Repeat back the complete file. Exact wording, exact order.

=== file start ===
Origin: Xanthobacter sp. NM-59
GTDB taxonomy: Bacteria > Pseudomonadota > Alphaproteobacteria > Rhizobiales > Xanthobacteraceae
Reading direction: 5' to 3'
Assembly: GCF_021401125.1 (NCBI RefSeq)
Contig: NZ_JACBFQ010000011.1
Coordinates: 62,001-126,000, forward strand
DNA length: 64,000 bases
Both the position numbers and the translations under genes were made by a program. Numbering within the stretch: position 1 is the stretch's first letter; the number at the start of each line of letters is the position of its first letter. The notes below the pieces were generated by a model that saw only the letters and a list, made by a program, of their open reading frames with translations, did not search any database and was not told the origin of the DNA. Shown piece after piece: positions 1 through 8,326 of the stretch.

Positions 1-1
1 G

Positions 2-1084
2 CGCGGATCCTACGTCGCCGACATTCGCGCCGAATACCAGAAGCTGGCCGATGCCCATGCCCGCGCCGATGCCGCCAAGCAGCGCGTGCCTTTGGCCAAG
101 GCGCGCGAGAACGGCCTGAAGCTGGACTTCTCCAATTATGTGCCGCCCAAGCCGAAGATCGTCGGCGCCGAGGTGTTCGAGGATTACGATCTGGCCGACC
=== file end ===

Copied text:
Origin: Xanthobacter sp. NM-59
GTDB taxonomy: Bacteria > Pseudomonadota > Alphaproteobacteria > Rhizobiales > Xanthobacteraceae
Reading direction: 5' to 3'
Assembly: GCF_021401125.1 (NCBI RefSeq)
Contig: NZ_JACBFQ010000011.1
Coordinates: 62,001-126,000, forward strand
DNA length: 64,000 bases
Both the position numbers and the translations under genes were made by a program. Numbering within the stretch: position 1 is the stretch's first letter; the number at the start of each line of letters is the position of its first letter. The notes below the pieces were generated by a model that saw only the letters and a list, made by a program, of their open reading frames with translations, did not search any database and was not told the origin of the DNA. Shown piece after piece: positions 1 through 8,326 of the stretch.

Positions 1-1
1 G

Positions 2-1084
2 CGCGGATCCTACGTCGCCGACATTCGCGCCGAATACCAGAAGCTGGCCGATGCCCATGCCCGCGCCGATGCCGCCAAGCAGCGCGTGCCTTTGGCCAAG
101 GCGCGCGAGAACGGCCTGAAGCTGGACTTCTCCAATTATGTGCCGCCCAAGCCGAAGATCGTCGGCGCCGAGGTGTTCGAGGATTACGATCTGGCCGACC